Management of Seizures and Epilepsy


While the evaluation and treatment of patients with seizures or epilepsy is often challenging, modern therapy provides many patients with complete seizure control. After a first seizure, evaluation should focus on excluding an underlying neurologic or medical condition, assessing the relative risk of seizure recurrence and determining whether treatment is indicated. Successful management of patients with recurrent seizures begins with the establishment of an accurate diagnosis of epilepsy syndrome followed by treatment using an appropriate medication in a manner that optimizes efficacy. The goal of therapy is to completely control seizures without producing unacceptable medication side effects. Patients who do not achieve complete seizure control should be referred to an epilepsy specialist, since new medications and surgical treatments offer patients unprecedented options in seizure control.

Epileptic seizures are a common and important medical problem, with about one in 11 persons experiencing at least one seizure at some point.1 Epilepsy—the tendency to have recurrent, unprovoked seizures—occurs with a prevalence of about 0.5 percent and a cumulative lifetime incidence of 3 percent.2 The management of patients with epilepsy is often challenging, as evidenced by a recent report that over one half of all patients with epilepsy continue to experience at least occasional seizures despite treatment with antiepileptic medications.3 New clinical advances offer considerable hope to these patients. This article reviews the practical clinical implications of recent studies on the epidemiology, diagnosis and management of epilepsy.

Management of Patients with New Seizures

Despite numerous technologic advances in the evaluation of neurologic disorders, diagnosis of the first seizure is still based predominantly on the patient’s medical history. Many paroxysmal events may be confused with epileptic seizures, including syncope, movement disorders, parasomnias and psychogenic seizures.

Probably the most common entity that is confused with epileptic seizures is syncope. Studies in which volunteers were videotaped during induced syncopal events illustrate the common occurrence of repetitive clonic, myoclonic or dystonic movements on fainting.4 These movements, however, rarely persist beyond five to 10 seconds and do not exhibit the organized progression from tonic to clonic phase seen in a convulsive seizure. Thus, a detailed history of the motor activity, together with the usual questions regarding premonitory symptoms, postictal state, tongue-biting, incontinence and provoking factors, can often help distinguish between these two common entities.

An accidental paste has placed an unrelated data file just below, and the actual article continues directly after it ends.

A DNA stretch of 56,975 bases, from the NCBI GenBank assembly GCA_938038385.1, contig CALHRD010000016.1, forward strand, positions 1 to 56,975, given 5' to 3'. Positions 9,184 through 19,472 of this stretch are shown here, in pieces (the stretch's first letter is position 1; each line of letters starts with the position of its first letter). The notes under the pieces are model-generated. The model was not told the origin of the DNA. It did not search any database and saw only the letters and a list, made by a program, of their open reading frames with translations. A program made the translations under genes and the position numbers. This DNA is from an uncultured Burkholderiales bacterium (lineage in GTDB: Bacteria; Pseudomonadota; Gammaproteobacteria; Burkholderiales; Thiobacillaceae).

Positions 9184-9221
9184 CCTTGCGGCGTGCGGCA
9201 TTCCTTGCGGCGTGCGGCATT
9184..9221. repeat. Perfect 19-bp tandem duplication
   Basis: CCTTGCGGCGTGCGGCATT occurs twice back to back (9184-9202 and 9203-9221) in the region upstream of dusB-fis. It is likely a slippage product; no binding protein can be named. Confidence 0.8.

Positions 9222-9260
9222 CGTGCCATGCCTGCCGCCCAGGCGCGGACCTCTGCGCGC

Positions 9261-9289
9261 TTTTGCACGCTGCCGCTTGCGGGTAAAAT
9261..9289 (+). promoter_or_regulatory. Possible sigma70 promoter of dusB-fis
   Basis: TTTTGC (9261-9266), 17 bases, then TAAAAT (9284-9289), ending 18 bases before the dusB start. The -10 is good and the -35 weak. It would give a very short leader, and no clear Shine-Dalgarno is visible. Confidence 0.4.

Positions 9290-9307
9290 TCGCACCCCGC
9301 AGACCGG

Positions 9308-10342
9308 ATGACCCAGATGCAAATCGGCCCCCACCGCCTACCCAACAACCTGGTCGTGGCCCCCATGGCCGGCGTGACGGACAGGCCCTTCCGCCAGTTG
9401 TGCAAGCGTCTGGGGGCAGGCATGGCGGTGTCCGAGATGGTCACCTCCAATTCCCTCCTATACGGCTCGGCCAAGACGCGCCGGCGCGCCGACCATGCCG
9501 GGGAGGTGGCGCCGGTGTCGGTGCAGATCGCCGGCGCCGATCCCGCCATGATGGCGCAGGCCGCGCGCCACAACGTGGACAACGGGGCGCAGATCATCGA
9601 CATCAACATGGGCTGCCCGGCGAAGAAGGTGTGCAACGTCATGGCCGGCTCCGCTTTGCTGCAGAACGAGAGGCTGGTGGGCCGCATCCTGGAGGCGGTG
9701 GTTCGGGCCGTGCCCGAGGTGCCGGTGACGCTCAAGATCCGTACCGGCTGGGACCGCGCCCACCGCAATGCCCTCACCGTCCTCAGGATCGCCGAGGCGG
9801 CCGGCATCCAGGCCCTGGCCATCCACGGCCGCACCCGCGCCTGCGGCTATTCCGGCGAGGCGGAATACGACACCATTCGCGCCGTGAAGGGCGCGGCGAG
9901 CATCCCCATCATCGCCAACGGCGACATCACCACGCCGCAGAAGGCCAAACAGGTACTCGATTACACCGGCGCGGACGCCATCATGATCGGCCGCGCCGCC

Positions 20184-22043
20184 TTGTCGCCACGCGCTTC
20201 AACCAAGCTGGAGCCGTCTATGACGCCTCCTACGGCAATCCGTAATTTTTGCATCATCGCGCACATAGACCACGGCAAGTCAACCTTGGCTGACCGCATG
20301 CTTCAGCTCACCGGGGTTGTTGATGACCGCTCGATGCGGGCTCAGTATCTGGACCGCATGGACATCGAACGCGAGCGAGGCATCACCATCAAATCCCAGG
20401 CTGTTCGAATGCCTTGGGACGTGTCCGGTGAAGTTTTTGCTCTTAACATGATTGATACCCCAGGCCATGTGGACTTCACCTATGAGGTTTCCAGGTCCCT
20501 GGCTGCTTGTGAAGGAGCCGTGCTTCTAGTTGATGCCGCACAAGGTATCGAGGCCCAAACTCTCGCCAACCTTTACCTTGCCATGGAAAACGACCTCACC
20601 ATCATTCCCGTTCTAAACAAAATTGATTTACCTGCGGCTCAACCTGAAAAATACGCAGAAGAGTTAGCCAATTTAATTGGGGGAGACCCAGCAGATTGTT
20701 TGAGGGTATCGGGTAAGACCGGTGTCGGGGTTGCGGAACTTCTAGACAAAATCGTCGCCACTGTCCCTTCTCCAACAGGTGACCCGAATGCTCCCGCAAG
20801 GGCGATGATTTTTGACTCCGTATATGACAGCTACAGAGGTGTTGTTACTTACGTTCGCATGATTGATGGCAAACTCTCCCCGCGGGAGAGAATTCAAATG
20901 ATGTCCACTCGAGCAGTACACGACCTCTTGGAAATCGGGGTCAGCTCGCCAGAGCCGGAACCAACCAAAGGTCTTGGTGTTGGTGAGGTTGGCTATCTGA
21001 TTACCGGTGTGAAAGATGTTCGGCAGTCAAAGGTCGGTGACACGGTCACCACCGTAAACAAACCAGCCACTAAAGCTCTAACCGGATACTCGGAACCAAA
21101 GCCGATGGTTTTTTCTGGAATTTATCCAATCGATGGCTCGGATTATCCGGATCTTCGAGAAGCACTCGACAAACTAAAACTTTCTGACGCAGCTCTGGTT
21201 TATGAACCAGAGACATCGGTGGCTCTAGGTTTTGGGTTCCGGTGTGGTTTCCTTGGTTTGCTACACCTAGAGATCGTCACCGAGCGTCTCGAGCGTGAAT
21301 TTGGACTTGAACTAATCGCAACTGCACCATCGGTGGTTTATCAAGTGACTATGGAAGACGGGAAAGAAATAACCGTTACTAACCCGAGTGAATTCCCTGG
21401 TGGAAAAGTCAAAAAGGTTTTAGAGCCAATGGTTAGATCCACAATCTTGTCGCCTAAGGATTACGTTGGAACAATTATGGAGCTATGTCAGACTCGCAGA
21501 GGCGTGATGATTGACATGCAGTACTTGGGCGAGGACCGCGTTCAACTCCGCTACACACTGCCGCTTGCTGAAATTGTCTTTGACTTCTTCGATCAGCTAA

Diagnostic studies must be tailored to individual patients. Basic laboratory evaluation focuses on detecting systemic disturbances potentially associated with seizures and includes a complete blood count and measurements of electrolytes, calcium, magnesium, phosphorus, blood urea nitrogen, creatinine and glucose. Consideration also should be given to obtaining a toxicology screen and evaluating hepatic function with synthetic and enzyme studies. Lumbar puncture is essential in patients in whom meningitis or encephalitis is suspected, as well as in immunocompromised patients, since occult meningitis is a common finding in this group.5

Most authorities recommend that all patients who experience an unprovoked seizure undergo a brain imaging study in an effort to detect underlying cerebral lesions (e.g., tumor, abscess, vascular malformation, stroke, traumatic injury). In nonurgent cases, the imaging modality of choice is magnetic resonance imaging (MRI), since it is more sensitive than computed tomography (CT) in identifying these lesions. In patients presenting with a seizure in whom the history or examination suggests new focal deficits, persistent altered mental status, fever, recent trauma, persistent headache, cancer, treatment with anticoagulation or immunocompromised state, emergent neuroimaging is recommended.6 This is usually accomplished with a CT scan, given its widespread availability and speed and its superior ability in the detection of acute hemorrhage, compared with MRI.



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